Universal Design is more than just ADA compliant, it takes into account the various factors that effect us all. It is a spectrum of design decisions from ones affecting those with obvious specific challenges, to subtle usability issues that enhance the final product for everyone.
Take ramps for example, a feature required for many buildings by the Americans with Disabilities Act. Sure its obvious greatest need is for people in wheelchairs, but the marathon running mom pushing her child’s stroller also benefits. As does the delivery person with a cart load of packages, the person with medical issues that affect balance and even the hated skateboarder! (They’ll need it after they crash!)
But Universal Design is more than just accommodating physical needs, it can take into account differing perceptual and cognitive needs too. Thoughtful use of color contrasts can assist in easing navigation in large busy spaces, simple intuitive graphics make facilities obvious and functional.
Tactile clues not only help the blind, but also the distracted. Imagine holding an important conversation on the cell phone and feeling the raised bumps imbedded in the sidewalk as you near a trolly line, or hearing the beeps of a crosswalk signal as it nears it change. These elements are mainly designed to help with certain differing abilites, but DO affect us all.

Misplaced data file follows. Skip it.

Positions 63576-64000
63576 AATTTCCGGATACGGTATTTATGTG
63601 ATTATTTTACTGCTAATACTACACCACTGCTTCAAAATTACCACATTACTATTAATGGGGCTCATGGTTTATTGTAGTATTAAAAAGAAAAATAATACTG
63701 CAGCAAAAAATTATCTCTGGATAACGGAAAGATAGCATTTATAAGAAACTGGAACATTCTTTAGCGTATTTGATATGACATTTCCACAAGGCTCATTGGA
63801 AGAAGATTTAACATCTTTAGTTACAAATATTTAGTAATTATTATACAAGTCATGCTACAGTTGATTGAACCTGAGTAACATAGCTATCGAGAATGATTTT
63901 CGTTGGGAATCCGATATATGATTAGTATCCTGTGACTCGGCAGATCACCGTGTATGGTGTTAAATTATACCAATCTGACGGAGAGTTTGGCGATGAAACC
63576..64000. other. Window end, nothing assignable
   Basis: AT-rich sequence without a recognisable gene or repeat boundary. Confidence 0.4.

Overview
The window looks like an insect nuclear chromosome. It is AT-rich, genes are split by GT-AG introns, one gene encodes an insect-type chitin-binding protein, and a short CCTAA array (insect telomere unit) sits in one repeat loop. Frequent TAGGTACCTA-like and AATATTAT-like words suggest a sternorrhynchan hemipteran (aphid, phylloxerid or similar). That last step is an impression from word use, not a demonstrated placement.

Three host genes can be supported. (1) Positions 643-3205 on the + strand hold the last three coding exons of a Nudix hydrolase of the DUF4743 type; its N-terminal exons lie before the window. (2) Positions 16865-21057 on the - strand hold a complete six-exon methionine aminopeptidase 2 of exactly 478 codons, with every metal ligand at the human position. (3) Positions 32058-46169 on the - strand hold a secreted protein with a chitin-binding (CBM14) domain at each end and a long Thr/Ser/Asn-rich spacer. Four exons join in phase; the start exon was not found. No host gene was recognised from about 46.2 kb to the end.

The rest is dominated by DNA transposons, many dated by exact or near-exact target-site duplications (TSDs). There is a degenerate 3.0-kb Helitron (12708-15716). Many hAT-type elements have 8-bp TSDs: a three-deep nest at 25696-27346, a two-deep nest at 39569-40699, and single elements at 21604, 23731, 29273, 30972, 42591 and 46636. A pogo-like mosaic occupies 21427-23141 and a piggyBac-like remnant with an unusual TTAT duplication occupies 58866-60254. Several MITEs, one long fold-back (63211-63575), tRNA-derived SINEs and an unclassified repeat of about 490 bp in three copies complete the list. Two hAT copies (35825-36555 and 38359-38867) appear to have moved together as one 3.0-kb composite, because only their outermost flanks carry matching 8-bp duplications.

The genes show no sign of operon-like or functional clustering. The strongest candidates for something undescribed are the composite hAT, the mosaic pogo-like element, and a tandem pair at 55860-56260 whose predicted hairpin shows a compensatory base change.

Even more esoteric concepts can be part of Universal Design. Is it possible to create a public space that is so intuitive that it needs no signs? Could a building have no “accommodations” to those with differing physical abilities because the design is universal? It makes sense to invest in the design and planning taking into consideration a broader range of people. Access for all should be an invisible component of Design, not a grudging afterthought.
Universal Design means the design of products, environments, programs and services to be useable by all people, to the greatest extent possible, without the need for adaptation or specialized design. (UN Convention on the Rights of Person with disabilities)